Labour contractor Mange Ram, 47, is seriously considering changing his profession. He wants to start selling vegetables or groceries instead.
For the last 11 years, Ram has been supplying temporary workers to Ludhiana's hosiery and knitwear manufacturers, whose products have penetrated markets across the world, earning around Rs 1,700 crore of foreign exchange annually.
“I haven’t earned a paisa in the last three months,” Ram reveals. “No one wants additional workers.”
The demand for labour usually shoots up at this time of the year, since orders from abroad — especially for woolens — rise dramatically in winter. “But this year some units have told me that some of the men I supplied will be laid off,” says Ram.
All these years did not bother to track the dollar-rupee rate. Now, he has subscribed to a Hindi newspaper to do so, and follow news relating to the worldwide economic downturn closely.
Ludhiana's hosiery manufacturers and exporters have already lost 20 to 30 per cent of their business due to the economic meltdown in the United States, but fear the situation will grow even worse in the coming months. “Orders were already lower than before,” says Raj Awasthi, chairman of Sports King, a leading hosiery brand, “but in the past fortnight, cancellations of earlier orders have also begun. If this goes on for another fortnight, we will touch our lowest ebb.”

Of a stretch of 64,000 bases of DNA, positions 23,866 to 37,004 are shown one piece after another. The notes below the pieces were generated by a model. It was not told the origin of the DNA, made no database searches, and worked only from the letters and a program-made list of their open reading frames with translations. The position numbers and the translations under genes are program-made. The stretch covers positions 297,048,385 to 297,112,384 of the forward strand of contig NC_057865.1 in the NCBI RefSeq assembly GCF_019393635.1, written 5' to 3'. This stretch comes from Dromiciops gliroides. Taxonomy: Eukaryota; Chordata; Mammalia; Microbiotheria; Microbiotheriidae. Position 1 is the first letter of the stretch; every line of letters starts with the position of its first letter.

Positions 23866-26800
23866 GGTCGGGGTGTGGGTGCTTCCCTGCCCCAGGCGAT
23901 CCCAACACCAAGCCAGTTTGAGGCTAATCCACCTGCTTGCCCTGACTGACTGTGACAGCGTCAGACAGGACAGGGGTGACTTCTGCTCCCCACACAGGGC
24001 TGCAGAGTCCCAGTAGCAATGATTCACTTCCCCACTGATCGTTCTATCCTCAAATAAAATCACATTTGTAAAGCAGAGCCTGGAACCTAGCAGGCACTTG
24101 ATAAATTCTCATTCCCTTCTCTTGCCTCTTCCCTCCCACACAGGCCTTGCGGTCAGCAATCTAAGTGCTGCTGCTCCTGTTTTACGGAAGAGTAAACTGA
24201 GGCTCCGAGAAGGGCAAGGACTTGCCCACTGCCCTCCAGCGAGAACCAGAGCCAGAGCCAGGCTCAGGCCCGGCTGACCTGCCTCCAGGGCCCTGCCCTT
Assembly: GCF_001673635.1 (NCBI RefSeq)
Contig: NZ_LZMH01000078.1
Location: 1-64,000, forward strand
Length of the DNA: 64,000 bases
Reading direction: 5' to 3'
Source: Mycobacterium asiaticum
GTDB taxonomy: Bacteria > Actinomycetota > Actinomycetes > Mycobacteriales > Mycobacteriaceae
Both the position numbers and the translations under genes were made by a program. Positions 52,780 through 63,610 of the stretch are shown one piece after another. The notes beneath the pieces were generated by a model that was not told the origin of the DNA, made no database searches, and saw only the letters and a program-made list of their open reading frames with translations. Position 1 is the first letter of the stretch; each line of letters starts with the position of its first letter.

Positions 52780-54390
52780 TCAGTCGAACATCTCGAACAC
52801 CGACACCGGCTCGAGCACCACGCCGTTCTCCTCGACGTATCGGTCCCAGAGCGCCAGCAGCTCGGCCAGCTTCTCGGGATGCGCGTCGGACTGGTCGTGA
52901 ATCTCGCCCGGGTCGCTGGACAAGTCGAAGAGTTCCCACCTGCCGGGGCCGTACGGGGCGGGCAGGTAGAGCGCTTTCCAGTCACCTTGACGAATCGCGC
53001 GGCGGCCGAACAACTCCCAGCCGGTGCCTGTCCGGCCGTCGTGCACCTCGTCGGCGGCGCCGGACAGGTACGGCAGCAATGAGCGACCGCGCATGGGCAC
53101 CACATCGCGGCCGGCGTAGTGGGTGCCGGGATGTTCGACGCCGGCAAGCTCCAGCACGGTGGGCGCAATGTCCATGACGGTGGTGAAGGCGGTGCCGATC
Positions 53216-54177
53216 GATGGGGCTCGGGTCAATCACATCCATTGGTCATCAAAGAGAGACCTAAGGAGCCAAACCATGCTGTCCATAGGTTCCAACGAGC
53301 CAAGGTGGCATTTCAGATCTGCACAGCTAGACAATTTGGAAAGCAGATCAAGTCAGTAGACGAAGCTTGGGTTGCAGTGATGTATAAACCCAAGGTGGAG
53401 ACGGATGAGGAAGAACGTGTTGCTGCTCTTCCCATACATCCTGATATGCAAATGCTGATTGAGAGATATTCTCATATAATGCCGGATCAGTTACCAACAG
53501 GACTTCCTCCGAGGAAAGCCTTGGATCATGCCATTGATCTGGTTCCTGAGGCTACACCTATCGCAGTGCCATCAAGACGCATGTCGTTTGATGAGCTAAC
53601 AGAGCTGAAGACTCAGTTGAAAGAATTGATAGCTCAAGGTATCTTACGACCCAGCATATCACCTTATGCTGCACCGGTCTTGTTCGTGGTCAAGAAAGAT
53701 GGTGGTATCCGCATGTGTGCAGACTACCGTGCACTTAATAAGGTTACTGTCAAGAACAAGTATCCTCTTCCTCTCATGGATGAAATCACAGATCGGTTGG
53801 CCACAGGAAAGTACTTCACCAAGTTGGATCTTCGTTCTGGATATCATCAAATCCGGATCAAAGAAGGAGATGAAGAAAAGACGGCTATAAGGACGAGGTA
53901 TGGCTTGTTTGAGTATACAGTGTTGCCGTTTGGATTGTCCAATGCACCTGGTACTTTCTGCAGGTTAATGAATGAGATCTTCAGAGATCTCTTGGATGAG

“All units, specially those manufacturing yarn, have shelved their expansion plans,” says Ajit Lakra, President, Ludhiana Knitwear Association. For instance, Arti Spinning Mills, a leading player, recently put on hold its plan to buy 50,000 more spindles.
“Exporters are even selling at discounts of 30 to 35 per cent,” says AK Walia, regional director, Apparel Export Promotion Council. “Buyers who have placed orders refuse to accept the goods when they arrive, and it costs too much to ship the stuff back to India.”
The hardest hit are the workers — mostly migrants from Bihar and Eastern Uttar Pradesh. Hundreds of such migrant workers are camping in Ludhiana's railway station these days, the optimistic using it as a base to look for new jobs, the pessimistic waiting to catch a train back home.
“Last week I was told my job at the spinning mill would last only till the first week of November. Luckily I’ve found a job with a tea vendor outside the railway station, though it pays far less,” says Ram Narayan Yadav, who came here from Bihar's Chhapra district. He’d rather live on hope — and free chai — till matters improve.